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Episcopal leader urges patience

The bishop makes her appeal as the global church calls for a ban on same-sex unions.

March 01, 2007|Rebecca Trounson | Times Staff Writer

The presiding bishop of the Episcopal Church said Wednesday that it is being pushed toward painful decisions on questions of sexuality and scriptural interpretation by "impatient forces" eager for clarity, but she urged members to wait and be without fear as the church struggles through a difficult time.

Appearing in a live webcast, the Most Rev. Katharine Jefferts Schori acknowledged that the church, the American wing of the global Anglican Communion, risks losing its place and voice in that fellowship if it does not comply with demands from Anglican leaders that it bar official blessings for same-sex couples and take other actions.

Jefferts Schori said, however, that she believed the church was being asked to pause, not retreat from its positions on the divisive issues. "If we can lower the emotional reactivity in the midst of this current controversy, we just might be able to find a way to live together," she said.

In a meeting that ended last week in Tanzania, the leaders, or primates, of Anglican provinces around the world issued an ultimatum to the U.S. church. By Sept. 30, they said, the Episcopal Church must state explicitly that it will not authorize blessings for same-sex couples and will bar gays and lesbians from becoming bishops.

In 2003, a long-simmering conflict between liberal and conservative church members in the United States and abroad reached crisis level when the Episcopal Church consecrated its first gay bishop, V. Gene Robinson of New Hampshire.

On Tuesday, Robinson made his first public comments on the Tanzania meeting, saying the Episcopal Church should not yield to demands that it roll back its acceptance of gays. Instead, he said, it should "get on with the work of the Gospel."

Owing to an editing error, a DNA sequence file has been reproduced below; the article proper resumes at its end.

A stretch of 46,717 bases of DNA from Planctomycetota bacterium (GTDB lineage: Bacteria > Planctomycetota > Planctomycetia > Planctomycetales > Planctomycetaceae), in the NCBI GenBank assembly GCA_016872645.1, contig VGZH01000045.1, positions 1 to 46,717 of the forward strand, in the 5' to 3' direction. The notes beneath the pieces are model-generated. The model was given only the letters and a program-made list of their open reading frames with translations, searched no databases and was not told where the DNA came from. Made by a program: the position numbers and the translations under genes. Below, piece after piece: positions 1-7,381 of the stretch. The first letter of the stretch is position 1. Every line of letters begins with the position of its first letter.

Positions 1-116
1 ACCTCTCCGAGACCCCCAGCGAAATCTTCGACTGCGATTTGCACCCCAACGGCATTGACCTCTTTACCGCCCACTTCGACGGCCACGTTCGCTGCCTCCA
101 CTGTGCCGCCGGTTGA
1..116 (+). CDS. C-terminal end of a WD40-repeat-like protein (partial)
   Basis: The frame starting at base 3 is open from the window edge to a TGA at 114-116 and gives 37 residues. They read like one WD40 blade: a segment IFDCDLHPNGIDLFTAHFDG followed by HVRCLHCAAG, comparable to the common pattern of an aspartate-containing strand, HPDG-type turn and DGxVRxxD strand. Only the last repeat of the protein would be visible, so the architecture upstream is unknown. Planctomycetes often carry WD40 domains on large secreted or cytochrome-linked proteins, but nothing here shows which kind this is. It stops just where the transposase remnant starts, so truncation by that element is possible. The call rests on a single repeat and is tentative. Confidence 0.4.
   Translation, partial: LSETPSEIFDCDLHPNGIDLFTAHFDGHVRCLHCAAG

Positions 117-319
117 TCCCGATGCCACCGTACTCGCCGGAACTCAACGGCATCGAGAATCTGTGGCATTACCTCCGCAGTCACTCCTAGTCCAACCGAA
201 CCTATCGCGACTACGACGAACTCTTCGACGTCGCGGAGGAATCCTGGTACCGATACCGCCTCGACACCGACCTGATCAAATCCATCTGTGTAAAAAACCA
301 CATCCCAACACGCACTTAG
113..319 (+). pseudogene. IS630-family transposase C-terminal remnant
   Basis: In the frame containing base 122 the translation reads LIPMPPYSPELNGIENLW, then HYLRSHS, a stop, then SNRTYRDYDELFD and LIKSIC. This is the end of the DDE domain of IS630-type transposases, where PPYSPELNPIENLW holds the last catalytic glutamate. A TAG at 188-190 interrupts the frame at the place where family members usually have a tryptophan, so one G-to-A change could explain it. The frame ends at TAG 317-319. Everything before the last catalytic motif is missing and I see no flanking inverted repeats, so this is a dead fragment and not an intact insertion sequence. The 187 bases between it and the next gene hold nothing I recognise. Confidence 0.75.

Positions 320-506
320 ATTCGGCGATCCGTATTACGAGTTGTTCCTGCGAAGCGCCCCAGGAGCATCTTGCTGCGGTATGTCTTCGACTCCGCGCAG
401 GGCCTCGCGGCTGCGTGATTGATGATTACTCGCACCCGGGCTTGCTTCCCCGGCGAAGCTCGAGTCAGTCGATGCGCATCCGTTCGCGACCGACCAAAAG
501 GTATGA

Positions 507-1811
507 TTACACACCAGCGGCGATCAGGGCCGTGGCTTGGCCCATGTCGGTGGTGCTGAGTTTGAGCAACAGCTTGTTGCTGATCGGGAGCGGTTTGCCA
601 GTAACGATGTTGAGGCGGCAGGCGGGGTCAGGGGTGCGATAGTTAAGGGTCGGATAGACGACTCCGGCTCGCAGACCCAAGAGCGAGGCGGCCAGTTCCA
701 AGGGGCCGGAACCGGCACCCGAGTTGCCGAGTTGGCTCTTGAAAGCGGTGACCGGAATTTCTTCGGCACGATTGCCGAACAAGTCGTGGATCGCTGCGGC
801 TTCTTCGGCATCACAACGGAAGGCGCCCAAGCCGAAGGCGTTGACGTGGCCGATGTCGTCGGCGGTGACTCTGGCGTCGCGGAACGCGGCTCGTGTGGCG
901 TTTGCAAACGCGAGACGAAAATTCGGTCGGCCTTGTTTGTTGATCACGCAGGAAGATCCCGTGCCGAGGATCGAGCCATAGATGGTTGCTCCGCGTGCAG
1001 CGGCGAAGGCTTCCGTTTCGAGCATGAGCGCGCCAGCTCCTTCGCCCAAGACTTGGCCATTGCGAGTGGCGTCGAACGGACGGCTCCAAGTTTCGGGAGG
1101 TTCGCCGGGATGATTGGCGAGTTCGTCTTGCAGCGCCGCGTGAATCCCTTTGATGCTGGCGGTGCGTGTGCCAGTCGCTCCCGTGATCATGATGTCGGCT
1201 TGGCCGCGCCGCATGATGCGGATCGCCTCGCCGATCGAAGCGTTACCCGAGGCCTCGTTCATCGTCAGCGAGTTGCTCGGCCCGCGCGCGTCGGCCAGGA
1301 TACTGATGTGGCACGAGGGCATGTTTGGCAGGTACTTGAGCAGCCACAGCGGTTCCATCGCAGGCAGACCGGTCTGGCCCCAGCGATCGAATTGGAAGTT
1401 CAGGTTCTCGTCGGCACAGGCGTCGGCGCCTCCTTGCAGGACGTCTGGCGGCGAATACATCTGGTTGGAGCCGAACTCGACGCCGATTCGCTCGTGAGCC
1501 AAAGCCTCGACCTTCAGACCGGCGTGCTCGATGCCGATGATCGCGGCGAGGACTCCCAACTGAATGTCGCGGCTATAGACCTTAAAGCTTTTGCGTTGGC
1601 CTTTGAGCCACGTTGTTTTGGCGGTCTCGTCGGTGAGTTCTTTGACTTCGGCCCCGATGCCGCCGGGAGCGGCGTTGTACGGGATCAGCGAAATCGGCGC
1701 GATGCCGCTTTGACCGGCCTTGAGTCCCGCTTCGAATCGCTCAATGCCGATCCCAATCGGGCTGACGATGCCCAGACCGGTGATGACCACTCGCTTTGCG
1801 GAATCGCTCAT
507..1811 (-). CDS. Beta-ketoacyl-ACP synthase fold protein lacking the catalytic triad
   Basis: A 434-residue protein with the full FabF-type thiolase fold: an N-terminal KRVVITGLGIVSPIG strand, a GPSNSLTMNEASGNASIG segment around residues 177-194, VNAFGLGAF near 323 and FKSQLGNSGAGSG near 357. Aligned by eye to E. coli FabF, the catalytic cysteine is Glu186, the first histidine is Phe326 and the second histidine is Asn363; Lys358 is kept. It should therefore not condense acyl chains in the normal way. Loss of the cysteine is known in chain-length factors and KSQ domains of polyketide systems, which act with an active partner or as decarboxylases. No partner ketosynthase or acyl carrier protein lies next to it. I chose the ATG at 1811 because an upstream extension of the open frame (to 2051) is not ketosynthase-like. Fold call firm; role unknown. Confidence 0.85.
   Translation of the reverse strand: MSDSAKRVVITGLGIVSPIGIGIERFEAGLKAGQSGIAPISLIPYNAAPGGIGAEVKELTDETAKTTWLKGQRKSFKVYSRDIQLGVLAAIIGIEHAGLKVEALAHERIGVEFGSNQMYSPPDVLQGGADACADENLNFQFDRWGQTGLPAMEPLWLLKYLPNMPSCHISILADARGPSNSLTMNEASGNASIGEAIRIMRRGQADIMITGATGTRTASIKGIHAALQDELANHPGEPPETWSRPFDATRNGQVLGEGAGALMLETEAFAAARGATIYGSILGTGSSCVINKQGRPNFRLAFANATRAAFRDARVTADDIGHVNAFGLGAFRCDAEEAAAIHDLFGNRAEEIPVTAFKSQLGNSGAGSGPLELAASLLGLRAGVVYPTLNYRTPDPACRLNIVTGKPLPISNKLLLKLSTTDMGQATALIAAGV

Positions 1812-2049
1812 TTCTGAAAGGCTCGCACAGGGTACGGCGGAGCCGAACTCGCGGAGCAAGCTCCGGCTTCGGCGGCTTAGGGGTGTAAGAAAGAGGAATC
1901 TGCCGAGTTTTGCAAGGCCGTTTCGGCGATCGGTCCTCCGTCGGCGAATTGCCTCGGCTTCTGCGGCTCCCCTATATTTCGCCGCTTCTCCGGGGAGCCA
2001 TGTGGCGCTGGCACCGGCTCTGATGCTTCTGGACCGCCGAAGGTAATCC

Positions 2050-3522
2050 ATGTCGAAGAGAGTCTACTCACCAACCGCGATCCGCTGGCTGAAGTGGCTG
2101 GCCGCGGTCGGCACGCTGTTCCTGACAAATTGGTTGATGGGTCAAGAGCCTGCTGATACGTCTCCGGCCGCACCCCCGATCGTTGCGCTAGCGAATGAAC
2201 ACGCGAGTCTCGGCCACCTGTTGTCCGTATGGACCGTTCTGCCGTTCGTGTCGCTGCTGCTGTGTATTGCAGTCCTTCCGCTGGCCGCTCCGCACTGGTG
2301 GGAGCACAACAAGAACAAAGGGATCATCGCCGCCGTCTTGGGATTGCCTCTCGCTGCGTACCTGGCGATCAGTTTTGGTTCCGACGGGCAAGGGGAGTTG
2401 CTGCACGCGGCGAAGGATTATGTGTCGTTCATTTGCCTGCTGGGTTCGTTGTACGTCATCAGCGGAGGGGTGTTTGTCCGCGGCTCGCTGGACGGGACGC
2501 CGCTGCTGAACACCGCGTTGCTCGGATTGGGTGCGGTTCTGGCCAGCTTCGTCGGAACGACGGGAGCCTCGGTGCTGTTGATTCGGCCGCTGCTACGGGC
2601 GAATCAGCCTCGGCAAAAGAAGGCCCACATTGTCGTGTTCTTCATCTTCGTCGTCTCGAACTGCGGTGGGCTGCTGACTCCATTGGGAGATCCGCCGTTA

In response, Jefferts Schori said Wednesday that such a decision was not hers to make, and that she did not know exactly where the Episcopal Church's leadership and membership stood. She said a clearer understanding might emerge after two upcoming meetings: a gathering this weekend of its executive council, which includes bishops, clergy and laity, and of its House of Bishops in mid-March.

At several points during her hourlong webcast from New York, in which she answered questions submitted by phone, e-mail and from a studio audience, she acknowledged the anguish and anxiety the conflict was causing those on all sides.

That pain was evident in several of the questions. One caller said her daughter, a lesbian seeking to become an Episcopal priest, was brokenhearted by the primates' demands.

Another woman, who said she was listening to the webcast with her partner, said she could not view the proposed restrictions for gays with the understanding and patience that Jefferts Schori advised. "It seems very harsh," the caller said.

Jefferts Schori, who has expressed support for gay clergy and blessing same-sex unions, told the woman she shared some of her concerns. But she repeated her call for forbearance.

"We are being pushed toward a decision by impatient forces within and outside this church who hunger for clarity," she said. "That hunger for clarity at all costs is an anxious response to discomfort in the face of change."

In London, meanwhile, another branch of the Anglican Communion wrestled over related issues Wednesday, the Associated Press reported. The Church of England's governing General Synod affirmed existing teaching that homosexuality does not bar full participation in the church but sidestepped language about accepting gay sexual relationships.


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